Four Texas park areas that cover nearly 48,000 acres of forests, canyons and beaches remain closed because park officials don’t have the money to open them.
The Texas Parks & Wildlife Department hasn’t gotten money from the Legislature to develop new parks for a decade, the Houston Chronicle reported. That frustrates parks advocates, who point to tracts of land that the state owns but hasn’t developed for visitors.
Those tracts include Davis Hill State Park, a 1,700-acre plot east of downtown Houston that includes a 261-foot hill, centuries-old trees and a beach along the Trinity River.
State officials envision walking trails, camp facilities and possibly an observation tower from the hill. But a master plan and development for the park could cost more than $12 million.
Retired Liberty County Judge Don Taylor said he worked with former Texas Gov. Price Daniel to line up donations and purchases for the park.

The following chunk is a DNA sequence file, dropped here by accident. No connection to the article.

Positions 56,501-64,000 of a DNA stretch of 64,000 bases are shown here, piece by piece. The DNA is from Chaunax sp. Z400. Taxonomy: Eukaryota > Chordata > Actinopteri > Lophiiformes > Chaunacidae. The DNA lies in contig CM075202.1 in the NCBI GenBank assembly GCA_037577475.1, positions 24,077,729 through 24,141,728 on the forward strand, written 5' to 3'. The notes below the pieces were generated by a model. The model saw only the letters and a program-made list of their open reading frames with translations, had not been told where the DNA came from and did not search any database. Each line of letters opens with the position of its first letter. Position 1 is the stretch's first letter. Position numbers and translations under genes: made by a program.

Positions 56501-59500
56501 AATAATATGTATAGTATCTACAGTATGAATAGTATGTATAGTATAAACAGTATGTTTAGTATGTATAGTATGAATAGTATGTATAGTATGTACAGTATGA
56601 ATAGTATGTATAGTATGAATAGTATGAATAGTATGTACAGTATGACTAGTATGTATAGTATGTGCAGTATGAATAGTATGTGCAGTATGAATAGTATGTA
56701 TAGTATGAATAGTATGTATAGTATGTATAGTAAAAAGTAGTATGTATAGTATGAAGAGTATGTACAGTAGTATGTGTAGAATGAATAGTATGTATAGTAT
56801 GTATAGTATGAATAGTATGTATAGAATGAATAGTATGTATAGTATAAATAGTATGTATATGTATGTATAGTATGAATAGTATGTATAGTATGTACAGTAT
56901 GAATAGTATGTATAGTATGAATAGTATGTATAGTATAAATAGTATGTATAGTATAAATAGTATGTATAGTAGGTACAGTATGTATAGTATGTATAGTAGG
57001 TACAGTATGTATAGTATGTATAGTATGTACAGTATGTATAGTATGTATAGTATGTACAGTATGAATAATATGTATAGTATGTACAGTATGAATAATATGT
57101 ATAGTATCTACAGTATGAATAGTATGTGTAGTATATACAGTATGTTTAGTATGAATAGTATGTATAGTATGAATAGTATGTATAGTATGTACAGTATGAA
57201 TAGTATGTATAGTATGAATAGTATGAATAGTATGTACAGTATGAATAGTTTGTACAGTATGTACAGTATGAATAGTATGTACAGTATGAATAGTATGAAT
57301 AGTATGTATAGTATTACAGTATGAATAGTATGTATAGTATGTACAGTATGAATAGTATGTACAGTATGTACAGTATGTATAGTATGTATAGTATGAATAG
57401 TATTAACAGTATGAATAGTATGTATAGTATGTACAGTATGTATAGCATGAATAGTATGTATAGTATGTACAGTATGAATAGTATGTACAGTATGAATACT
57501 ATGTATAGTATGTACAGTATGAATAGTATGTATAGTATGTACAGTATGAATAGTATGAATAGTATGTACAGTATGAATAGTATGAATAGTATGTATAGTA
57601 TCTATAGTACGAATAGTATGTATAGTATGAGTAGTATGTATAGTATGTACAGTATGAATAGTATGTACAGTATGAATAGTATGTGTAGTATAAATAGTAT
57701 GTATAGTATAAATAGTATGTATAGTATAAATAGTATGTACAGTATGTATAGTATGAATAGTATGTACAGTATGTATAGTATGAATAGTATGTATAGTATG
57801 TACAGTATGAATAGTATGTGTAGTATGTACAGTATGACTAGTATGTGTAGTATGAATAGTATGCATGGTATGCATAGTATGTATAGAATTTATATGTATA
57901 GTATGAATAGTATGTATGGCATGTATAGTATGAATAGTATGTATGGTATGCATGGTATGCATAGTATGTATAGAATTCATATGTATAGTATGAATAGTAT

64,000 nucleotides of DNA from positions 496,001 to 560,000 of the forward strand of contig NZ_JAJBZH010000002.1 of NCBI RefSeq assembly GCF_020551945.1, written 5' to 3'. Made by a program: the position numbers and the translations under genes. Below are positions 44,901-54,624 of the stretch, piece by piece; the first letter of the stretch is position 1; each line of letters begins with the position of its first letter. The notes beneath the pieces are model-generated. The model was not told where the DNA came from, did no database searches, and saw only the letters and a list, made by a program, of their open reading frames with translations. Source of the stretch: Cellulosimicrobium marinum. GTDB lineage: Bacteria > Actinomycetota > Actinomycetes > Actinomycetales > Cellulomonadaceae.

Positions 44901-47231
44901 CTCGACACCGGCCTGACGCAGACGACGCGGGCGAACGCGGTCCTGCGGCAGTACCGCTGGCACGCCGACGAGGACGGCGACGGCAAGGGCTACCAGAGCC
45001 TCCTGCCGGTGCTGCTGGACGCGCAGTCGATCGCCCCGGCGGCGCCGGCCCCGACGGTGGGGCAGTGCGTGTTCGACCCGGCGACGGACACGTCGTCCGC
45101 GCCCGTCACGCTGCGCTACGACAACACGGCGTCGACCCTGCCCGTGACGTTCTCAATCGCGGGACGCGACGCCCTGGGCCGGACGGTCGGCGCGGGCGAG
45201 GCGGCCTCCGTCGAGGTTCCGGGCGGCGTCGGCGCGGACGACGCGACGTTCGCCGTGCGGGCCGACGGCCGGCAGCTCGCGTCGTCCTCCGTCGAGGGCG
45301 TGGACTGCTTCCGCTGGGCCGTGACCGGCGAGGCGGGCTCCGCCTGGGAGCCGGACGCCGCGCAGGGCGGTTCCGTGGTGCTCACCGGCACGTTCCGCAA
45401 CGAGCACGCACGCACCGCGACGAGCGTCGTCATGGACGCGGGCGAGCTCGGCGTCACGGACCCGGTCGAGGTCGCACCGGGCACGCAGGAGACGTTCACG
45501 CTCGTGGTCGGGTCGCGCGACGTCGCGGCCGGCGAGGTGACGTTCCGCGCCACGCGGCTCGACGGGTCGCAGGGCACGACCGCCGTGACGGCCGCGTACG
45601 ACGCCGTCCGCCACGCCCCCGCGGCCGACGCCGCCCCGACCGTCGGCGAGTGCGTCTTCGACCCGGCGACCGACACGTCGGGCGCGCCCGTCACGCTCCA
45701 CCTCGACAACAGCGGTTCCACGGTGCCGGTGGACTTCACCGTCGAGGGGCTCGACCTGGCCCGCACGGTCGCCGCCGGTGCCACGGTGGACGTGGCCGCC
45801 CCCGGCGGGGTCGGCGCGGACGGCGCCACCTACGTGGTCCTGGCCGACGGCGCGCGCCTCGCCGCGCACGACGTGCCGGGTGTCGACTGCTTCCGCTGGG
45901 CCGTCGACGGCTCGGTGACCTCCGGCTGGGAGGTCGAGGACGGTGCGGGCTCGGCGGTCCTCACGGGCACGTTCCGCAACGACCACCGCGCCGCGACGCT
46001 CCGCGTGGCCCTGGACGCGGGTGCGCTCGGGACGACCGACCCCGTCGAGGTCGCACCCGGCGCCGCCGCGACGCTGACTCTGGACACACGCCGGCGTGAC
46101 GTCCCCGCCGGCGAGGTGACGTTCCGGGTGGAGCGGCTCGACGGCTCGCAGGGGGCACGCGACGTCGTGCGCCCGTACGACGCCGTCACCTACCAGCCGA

“Gov. Daniel wanted the land set aside for the people, because of the uniqueness of the property,” Taylor said. “But today it’s almost hidden from view. People who live in its shadow don’t even know it exists.”
Officials say they also need more money for the Kronkosky State Natural Area northwest of San Antonio, Palo Pinto Mountains State Park outside Fort Worth, and the Chinati Mountain State Natural Area in West Texas.
“We have limited resources that are devoted to projects with the highest priority and eventually we run out and projects continue to sit there,” state parks director Brent Leisure said.
State Rep. Lyle Larson, R-San Antonio, has offered one solution — a bill that could boost parks department funding by prohibiting lawmakers from using sporting goods sales tax revenue for any other purpose. The tax generated $248 million in 2012-13. Less than one-fourth of that amount went to parks.
“It feels remiss for us to be letting potential parkland sit dormant because there’s no funding,” Larson said. “But park administrators have been beaten back from the trough for so long that this year they didn’t even ask.”
Evelyn Merz, the statewide conservation chairwoman for the Sierra Club, said she wanted revenue from specialty license plates and stamps that are related to conservation or wildlife. Those items brought in $1.3 million over the last two years, she said.
“With all this, there should be plenty of money to keep our old parks going while working to open the new ones,” Merz said.